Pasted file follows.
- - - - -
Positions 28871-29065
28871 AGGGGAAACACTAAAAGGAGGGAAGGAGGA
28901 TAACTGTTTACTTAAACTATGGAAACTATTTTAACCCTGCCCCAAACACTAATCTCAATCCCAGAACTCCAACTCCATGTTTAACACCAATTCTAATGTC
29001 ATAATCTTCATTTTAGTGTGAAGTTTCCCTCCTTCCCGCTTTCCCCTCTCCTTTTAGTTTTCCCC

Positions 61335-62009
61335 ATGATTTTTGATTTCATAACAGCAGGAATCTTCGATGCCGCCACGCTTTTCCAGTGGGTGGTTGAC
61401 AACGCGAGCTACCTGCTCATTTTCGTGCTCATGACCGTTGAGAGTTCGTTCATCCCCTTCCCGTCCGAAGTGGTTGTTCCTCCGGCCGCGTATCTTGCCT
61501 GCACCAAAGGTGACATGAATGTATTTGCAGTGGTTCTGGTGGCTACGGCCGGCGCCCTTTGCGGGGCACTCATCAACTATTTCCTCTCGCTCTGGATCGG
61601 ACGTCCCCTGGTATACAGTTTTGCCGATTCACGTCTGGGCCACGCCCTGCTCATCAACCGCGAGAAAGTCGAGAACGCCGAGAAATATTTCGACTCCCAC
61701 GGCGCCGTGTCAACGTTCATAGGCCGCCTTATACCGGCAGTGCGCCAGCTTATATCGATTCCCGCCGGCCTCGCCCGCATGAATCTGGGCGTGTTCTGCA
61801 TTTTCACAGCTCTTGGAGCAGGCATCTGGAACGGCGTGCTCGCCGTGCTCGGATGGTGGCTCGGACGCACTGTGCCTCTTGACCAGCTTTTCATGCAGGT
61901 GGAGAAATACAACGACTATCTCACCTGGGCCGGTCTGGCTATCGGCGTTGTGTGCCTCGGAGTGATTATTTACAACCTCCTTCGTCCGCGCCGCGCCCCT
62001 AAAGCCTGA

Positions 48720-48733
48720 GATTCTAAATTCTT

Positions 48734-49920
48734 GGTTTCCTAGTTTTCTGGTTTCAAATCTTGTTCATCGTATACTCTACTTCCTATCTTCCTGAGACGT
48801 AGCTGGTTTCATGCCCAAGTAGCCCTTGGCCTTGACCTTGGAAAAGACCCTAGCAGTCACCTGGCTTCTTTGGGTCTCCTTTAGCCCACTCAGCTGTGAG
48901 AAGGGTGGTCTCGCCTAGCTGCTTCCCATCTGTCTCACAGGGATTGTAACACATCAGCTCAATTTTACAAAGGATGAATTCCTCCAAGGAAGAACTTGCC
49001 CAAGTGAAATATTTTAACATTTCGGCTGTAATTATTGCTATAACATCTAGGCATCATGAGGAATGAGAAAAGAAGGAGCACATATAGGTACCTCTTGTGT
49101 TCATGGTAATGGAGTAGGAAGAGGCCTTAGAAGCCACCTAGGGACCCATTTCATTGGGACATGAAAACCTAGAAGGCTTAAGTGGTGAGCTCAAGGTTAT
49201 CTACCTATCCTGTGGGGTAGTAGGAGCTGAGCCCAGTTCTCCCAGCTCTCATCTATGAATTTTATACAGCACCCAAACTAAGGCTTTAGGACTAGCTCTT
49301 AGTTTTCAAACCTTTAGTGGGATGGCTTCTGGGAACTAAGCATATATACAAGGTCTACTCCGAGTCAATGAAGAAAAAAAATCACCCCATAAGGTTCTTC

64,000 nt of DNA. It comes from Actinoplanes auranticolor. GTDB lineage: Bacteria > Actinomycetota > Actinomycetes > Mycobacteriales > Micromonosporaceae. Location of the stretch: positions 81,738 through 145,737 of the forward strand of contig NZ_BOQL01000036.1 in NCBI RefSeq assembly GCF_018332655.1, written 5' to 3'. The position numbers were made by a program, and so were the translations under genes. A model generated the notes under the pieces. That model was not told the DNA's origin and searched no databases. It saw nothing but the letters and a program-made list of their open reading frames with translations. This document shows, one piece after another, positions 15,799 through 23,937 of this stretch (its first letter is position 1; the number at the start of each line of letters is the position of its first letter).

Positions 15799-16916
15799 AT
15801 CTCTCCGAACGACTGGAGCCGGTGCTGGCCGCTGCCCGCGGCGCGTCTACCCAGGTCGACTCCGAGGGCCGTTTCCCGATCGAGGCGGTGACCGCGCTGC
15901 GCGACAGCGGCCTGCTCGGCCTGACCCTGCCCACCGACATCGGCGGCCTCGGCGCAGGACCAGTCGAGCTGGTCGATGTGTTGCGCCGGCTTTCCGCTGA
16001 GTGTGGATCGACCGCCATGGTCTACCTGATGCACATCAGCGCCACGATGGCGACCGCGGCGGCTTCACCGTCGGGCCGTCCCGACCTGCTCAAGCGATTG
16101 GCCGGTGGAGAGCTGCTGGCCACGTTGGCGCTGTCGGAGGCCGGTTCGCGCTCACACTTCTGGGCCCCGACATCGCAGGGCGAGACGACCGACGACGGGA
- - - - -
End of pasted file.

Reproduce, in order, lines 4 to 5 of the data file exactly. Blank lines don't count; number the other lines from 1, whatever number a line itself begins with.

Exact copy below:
29001 ATAATCTTCATTTTAGTGTGAAGTTTCCCTCCTTCCCGCTTTCCCCTCTCCTTTTAGTTTTCCCC

Positions 61335-62009